Within the conversation of sustainability comes the reality that at some point we have to change our lifestyle habits in order to lessen our impact on the environment. And that can be inconvenient. It’s time consuming. It can be expensive – especially now, at the forefront of this development. I, like anyone, want to make the money I earn go as far as possible. I also want to make choices in my purchasing that I believe in.
Compromises are often made on quality or sustainability in the name of tight budgets, and what we are able, or unable, to afford. We’ve gotten used to the idea that certain categories are “inexpensive” and when faced with a version that is made and sourced locally, there inevitably comes some sticker shock. We’re not used to spending a lot of money on everyday products. Flyswatters, for example, are cheap plastic items that I want to pay as little as possible for at the dollar store. So when presented with a choice that is handmade with quality materials at 15 x the price, does my commitment to supporting sustainable manufacturing hold up?
Overseas production, with cheap labor, materials and shipping, made a wide range of products affordable and accessible to a large segment of people – resulting in a low “normal” price for many everyday goods. That wood and leather flyswatter might last many more years than the plastic one and lessen the load on a landfill, but what determines if it is “worth” the price? Longevity of use? A personal desire to support local craftsmen? Aesthetic appreciation? Concern over workers’ conditions? Each of us has our own hierarchy of priorities, creating a daily balancing act of where we place our money.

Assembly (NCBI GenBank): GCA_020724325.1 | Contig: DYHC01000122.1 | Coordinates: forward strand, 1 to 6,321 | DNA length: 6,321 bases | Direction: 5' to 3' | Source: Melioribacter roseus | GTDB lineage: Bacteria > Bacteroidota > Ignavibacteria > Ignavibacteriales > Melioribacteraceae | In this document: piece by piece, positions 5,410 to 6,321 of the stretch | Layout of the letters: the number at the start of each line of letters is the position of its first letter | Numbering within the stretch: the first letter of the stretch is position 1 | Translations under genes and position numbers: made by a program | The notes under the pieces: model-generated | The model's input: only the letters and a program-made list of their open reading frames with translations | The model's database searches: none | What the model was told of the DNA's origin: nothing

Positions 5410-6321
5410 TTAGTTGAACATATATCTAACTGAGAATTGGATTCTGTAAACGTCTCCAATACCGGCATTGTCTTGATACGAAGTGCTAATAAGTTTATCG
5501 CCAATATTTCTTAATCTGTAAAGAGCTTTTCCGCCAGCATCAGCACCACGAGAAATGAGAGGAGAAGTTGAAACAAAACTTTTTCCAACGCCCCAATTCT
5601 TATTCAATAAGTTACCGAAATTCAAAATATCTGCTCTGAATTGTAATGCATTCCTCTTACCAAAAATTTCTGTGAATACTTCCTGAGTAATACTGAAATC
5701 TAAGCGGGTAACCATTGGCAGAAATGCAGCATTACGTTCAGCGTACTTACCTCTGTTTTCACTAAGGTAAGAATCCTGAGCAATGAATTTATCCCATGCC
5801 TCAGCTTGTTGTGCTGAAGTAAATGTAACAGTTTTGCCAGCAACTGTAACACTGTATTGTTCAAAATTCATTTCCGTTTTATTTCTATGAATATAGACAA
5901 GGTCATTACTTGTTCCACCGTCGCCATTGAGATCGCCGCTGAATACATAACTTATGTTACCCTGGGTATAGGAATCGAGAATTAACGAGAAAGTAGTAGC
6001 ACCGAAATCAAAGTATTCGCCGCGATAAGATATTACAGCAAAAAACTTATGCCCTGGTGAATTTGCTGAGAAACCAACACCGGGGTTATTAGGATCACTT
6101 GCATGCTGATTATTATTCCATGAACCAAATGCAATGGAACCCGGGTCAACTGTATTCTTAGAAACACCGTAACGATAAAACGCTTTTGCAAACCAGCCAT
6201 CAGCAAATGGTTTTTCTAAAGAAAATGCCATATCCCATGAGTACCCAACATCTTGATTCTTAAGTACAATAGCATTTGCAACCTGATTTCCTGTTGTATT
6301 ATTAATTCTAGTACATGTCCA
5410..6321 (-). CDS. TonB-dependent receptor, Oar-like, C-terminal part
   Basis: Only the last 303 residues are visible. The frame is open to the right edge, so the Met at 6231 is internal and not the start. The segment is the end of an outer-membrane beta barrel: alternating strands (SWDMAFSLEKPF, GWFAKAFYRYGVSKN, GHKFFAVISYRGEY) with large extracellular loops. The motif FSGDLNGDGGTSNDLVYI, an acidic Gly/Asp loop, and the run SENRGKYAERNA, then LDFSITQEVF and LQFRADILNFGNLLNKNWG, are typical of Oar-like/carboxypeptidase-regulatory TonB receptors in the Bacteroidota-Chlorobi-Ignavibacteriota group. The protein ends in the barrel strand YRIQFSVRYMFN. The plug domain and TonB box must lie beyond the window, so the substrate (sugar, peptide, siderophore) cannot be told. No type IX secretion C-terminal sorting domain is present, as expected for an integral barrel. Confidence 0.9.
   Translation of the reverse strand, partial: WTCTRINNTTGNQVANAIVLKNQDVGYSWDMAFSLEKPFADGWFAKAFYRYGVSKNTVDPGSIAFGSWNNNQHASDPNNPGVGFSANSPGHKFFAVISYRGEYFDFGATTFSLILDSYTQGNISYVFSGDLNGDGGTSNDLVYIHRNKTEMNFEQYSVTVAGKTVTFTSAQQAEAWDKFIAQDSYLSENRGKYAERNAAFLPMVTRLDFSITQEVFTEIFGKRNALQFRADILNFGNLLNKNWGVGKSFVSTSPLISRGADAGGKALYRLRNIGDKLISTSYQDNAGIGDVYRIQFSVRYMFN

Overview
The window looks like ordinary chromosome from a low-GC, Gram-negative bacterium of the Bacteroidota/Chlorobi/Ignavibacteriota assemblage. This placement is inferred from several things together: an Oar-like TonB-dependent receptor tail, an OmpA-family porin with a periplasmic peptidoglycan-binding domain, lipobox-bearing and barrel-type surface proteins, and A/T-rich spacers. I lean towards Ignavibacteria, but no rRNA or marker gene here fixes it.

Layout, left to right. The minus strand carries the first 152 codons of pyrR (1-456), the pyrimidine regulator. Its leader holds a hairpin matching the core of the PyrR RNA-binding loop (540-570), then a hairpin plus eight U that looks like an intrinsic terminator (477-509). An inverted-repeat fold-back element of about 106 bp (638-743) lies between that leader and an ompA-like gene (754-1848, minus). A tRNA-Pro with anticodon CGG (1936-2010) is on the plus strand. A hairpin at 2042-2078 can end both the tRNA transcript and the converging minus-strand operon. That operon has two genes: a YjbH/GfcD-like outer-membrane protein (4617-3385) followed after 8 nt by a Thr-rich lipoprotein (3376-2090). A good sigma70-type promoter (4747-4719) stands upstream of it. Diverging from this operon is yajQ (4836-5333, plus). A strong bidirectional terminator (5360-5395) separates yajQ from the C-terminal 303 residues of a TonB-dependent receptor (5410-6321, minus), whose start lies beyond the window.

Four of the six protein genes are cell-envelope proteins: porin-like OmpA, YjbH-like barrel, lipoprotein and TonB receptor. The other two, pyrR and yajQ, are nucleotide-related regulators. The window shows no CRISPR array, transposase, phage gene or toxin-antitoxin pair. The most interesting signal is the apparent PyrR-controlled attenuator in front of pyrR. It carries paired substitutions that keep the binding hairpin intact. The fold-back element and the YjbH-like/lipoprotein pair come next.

One important factor is differentiating “good value” and “good deal.” So much depends on branding, packaging and perception. Tracing down the line of production, there is money being removed from sections of that chain to achieve that price. Someone is inevitably on the losing end of a “good” deal.
As consumers, we are the groundbreakers – and with change comes growing pains. The prices we pay for many mass-produced products are, in a way, fake – achievable only due to low wages and inexpensive materials. At some point, these discrepancies will even out. The cost of making overseas goods won’t be cheap anymore; they will be closer to the “real” price. Wages will rise in developing countries, providing workers with a more comfortable and healthy life – and domestic prices will fall the more we support local manufacturing, allowing makers to not only survive but thrive. Each quality purchase we make now is an investment into our health, our economy and the world as a whole. If we demand better for ourselves, we will improve.
What does “good value” mean for you? Let us know in the comments below.